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- "Interplay and GRIN announce OEM Distribution Agreement". Interplay OEM. January 21, 2002. Archived from the original on May 26, 2006. Retrieved July 29, 2007.
- "Ghost Recon Advanced Warfighter PC only live chat". Ubisoft. December 1, 2005. Archived from the original on September 27, 2007. Retrieved July 29, 2007.
- "Ballistics also bound for the Arcades!". Grin. May 29, 2001. Archived from the original on February 12, 2005. Retrieved July 29, 2007.
- "Riding the (Mad) Wave" (PDF). RePlay. April 2003. Archived from the original (PDF) on September 29, 2007. Retrieved July 29, 2007.
- "Ballistics Arcade Flyer" (PDF). Triotech. Archived from the original (PDF) on November 9, 2005. Retrieved July 29, 2007.
- "Triotech Announces the Launch of Super Ballistics with Advanced Motion!". Triotech. September 12, 2003. Archived from the original on May 5, 2006. Retrieved July 29, 2007.
- Morris, Chris (December 9, 2004). "Gifts for the obscenely rich, 2004". CNN Money. Archived from the original on August 26, 2007. Retrieved July 29, 2007.
- "Ballistics for PC Reviews". Metacritic. Retrieved December 12, 2017.
- Price, Tom (June 2002). "Ballistics" (PDF). Computer Gaming World. No. 215. p. 87. Retrieved December 12, 2017.
- Bye, John "Gestalt" (October 23, 2001). "Ballistics". Eurogamer. Archived from the original on December 24, 2001. Retrieved December 12, 2017.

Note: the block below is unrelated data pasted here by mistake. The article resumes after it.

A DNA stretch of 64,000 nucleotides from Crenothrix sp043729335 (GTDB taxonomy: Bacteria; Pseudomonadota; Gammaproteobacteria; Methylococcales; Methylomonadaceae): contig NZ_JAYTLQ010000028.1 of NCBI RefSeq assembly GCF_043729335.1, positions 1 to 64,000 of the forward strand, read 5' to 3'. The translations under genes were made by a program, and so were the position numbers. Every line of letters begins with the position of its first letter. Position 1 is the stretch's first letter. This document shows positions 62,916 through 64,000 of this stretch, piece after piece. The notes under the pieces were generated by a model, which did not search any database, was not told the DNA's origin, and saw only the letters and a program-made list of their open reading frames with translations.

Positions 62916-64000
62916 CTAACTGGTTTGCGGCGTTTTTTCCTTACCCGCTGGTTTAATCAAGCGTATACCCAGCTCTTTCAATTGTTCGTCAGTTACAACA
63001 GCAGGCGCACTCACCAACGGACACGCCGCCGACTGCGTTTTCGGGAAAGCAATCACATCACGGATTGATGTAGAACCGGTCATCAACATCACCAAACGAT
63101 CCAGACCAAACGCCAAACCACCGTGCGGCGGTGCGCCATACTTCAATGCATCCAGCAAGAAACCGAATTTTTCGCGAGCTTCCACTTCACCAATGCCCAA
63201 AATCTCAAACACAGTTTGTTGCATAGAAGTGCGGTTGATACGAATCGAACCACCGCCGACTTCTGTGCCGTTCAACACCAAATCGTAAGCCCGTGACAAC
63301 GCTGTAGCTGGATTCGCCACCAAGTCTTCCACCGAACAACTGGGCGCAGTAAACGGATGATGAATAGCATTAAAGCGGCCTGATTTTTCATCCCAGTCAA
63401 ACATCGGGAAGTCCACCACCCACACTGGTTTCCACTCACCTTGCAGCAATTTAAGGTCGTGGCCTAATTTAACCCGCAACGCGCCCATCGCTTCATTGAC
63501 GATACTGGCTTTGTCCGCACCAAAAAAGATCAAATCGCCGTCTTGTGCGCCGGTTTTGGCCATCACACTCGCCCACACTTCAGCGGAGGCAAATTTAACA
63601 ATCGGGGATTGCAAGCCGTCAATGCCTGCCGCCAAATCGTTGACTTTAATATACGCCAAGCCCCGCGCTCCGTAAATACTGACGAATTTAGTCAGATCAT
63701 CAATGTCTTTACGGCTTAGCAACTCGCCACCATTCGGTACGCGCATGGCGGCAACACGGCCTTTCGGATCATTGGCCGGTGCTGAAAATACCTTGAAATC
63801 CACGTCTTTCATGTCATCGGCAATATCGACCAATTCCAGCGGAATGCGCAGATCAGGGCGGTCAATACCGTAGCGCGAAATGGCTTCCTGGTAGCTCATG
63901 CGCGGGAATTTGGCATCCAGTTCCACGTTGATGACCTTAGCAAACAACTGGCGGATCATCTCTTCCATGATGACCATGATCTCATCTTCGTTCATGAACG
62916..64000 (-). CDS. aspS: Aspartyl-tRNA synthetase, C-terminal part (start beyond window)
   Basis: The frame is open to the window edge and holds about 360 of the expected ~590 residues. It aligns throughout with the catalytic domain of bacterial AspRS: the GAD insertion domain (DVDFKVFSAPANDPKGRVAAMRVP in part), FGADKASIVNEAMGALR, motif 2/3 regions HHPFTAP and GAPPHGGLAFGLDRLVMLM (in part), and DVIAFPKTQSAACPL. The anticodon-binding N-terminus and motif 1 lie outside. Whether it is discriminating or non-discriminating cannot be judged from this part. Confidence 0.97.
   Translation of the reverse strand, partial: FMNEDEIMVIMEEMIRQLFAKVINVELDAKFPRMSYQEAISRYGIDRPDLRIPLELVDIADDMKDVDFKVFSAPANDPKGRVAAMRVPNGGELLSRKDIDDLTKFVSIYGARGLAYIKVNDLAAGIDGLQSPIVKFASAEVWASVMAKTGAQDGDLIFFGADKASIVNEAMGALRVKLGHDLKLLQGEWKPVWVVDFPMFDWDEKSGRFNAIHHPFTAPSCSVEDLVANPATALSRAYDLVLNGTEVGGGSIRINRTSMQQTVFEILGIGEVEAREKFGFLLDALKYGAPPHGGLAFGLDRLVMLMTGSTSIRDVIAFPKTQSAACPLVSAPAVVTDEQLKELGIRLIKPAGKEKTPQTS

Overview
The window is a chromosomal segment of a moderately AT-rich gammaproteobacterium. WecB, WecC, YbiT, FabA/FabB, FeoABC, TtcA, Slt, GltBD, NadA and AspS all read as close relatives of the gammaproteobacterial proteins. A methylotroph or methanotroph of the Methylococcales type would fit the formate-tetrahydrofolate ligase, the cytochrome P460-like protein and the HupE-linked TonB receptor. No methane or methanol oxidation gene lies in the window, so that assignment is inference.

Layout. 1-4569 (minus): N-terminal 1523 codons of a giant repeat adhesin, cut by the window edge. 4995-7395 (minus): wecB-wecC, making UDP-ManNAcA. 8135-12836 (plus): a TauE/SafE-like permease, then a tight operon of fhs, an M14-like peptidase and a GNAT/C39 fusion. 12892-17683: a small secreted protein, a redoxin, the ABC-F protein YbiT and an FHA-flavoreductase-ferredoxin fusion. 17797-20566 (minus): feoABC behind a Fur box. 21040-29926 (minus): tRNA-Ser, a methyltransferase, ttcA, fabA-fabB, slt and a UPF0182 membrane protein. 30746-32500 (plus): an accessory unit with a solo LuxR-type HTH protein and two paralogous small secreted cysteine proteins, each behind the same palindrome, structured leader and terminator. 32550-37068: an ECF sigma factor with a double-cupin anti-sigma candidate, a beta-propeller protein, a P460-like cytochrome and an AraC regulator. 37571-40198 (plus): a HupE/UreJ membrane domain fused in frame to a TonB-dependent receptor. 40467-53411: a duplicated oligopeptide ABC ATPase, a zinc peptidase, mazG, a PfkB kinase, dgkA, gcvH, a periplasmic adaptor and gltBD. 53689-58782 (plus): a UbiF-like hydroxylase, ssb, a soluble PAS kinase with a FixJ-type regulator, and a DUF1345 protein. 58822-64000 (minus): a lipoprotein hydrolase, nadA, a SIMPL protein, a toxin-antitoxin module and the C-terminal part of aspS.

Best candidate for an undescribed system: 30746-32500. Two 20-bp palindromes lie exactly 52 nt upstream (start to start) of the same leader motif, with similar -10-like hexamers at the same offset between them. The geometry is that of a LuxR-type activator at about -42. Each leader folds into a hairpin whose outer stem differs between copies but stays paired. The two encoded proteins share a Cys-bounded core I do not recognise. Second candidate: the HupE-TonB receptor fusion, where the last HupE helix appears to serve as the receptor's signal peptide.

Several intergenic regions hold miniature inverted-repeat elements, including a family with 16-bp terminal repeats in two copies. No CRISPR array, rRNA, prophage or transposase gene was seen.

- D'Aprile, Jason (February 13, 2002). "Ballistics". GameSpy. Archived from the original on January 20, 2005. Retrieved December 12, 2017.
- Lafferty, Michael (January 7, 2002). "Ballistics Review". GameZone. Archived from the original on September 13, 2008. Retrieved December 12, 2017.
- Ward, Trent C. (December 14, 2001). "Ballistics". IGN. Retrieved December 12, 2017.
- Preston, Jim (March 2002). "Ballistics". PC Gamer. p. 68. Archived from the original on September 28, 2007. Retrieved July 29, 2007.
- Holden, Anthony (December 20, 2001). "PC Review: Ballistics". PC Zone. Archived from the original on February 18, 2009. Retrieved July 29, 2007.
|Wikimedia Commons has media related to Ballistics (video game).|
- "Welcome to Ballistics™ Website". Grin. Archived from the original on November 18, 2000. Retrieved August 29, 2016.
- "Ballistics". Grin. Archived from the original on November 18, 2000. Retrieved August 29, 2016.
- Triotech official website
- Linux Game Publishing official website
- Ballistics at MobyGames